4835. Come to thy brother's wife, and perform the duty of a husband's brother unto her. That this signifies that he should continue it, namely, the representative of the church, is evident from the signification of "to come" or "enter to a brother's wife, and perform the duty of a husband's brother unto her," as being to preserve and continue that which is of the church. The commandment in the Mosaic law that if any man died childless, his brother should take the widow to wife and raise up seed to his brother, and that the firstborn should be called by the name of the deceased brother, but the rest of the sons should be his own, was called "the duty of the husband's brother." That this statute was not a new thing originating in the Jewish Church, but had been in use before, is evident from this history, and the same is true of many other statutes that were commanded the Israelites by Moses-as that they should not take wives of the daughters of the Canaanites, and that they should marry within their families (Gen. 24:3-4; 28:1-2). From these and many other instances it is evident that there had been a church before, in which such things had been instituted as were afterwards promulgated and enjoined upon the sons of Jacob. That altars and sacrifices had been in use from ancient times is plain from Genesis 8:20-21; 22:3, 7-8, 13. From this it is clear that the Jewish Church was not a new church, but that it was a resuscitation of the Ancient Church which had perished.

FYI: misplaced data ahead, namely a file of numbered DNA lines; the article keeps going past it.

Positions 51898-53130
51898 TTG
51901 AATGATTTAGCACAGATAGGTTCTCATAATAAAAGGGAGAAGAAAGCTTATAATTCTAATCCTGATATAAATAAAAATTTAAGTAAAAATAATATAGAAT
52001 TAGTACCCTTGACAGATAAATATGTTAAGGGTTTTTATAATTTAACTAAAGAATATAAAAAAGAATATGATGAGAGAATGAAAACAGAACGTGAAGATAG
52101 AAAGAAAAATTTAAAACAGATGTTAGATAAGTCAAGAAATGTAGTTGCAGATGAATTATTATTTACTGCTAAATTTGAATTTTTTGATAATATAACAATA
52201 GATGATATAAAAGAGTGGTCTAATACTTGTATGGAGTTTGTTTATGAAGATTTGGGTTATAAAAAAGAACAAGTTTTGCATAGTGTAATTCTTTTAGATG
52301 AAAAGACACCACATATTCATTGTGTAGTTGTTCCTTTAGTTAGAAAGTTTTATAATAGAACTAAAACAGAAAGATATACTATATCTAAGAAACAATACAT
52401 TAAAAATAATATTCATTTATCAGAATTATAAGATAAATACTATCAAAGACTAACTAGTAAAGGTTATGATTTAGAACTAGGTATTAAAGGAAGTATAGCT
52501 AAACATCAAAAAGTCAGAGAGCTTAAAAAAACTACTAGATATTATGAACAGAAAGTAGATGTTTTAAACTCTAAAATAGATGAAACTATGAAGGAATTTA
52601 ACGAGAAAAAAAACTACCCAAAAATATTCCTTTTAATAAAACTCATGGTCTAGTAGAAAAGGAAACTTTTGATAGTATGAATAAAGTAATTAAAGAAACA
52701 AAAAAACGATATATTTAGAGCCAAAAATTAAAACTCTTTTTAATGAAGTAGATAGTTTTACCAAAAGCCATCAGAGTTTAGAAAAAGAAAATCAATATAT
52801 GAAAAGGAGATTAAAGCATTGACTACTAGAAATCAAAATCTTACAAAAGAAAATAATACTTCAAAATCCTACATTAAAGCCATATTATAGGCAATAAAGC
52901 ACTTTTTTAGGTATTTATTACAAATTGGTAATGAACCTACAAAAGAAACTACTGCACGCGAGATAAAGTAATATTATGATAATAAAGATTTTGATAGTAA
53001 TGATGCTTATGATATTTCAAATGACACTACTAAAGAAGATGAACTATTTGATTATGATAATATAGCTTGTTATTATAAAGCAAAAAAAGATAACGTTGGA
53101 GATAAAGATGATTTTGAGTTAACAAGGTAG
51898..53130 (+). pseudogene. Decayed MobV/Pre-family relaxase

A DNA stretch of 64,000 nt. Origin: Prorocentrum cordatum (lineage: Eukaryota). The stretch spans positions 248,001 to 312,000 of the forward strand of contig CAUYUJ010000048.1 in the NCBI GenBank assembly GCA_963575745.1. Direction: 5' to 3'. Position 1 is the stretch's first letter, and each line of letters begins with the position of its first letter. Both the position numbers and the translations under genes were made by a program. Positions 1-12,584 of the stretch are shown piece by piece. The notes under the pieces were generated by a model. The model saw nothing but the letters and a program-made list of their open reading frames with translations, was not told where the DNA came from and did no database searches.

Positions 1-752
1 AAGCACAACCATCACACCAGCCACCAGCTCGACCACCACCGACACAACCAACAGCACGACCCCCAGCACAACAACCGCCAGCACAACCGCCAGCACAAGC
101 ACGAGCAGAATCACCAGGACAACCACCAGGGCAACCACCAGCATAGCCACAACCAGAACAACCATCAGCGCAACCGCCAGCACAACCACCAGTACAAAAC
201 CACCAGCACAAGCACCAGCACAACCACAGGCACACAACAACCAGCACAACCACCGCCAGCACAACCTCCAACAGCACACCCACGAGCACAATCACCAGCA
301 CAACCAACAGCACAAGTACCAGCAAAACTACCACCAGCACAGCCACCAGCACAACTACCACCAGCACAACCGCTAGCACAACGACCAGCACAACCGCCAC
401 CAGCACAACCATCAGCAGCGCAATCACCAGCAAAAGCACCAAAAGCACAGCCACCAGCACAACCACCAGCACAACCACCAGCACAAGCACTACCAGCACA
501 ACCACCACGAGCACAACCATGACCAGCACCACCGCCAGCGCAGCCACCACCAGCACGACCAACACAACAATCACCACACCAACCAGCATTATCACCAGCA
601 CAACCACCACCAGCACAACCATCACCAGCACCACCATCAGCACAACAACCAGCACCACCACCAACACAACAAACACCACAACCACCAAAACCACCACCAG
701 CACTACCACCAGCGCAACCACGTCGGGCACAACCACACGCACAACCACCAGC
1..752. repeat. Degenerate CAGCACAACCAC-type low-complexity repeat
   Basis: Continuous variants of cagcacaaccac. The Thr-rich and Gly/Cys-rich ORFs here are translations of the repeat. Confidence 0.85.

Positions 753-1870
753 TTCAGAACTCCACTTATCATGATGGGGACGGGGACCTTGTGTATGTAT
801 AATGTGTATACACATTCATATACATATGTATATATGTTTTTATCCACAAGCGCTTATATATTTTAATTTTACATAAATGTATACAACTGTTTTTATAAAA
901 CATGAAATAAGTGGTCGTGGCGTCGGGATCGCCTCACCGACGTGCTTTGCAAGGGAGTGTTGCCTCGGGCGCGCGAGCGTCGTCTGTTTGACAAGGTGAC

What the law in regard to the husband's brother had been is evident in Moses:
If brethren dwell together, and one of them die, and have no son, the wife of the deceased shall not marry without, to a strange man; her husband's brother shall enter to her, and take her to him to wife, and thus perform the duty of a husband's brother unto her. Then it shall be that the first-born whom she beareth shall stand upon the name of his deceased brother, that his name be not blotted out of Israel. But if the man will not marry his brother's wife, his brother's wife shall go up to the gate unto the elders, and say, My husband's brother refuses to raise up unto his brother a name in Israel; he will not perform the duty of a husband's brother unto me. Then the elders of his city shall call him, and speak unto him; and if he stand and say, I desire not to take her; then shall his brother's wife come near unto him in the sight of the elders, and shall draw his shoe from off his foot, and spit in his face; and she shall answer and say, So shall it be done unto the man that doth not build up his brother's house; whence his name shall be called in Israel, The house of him that hath his shoe taken off (Deut. 25:5-10).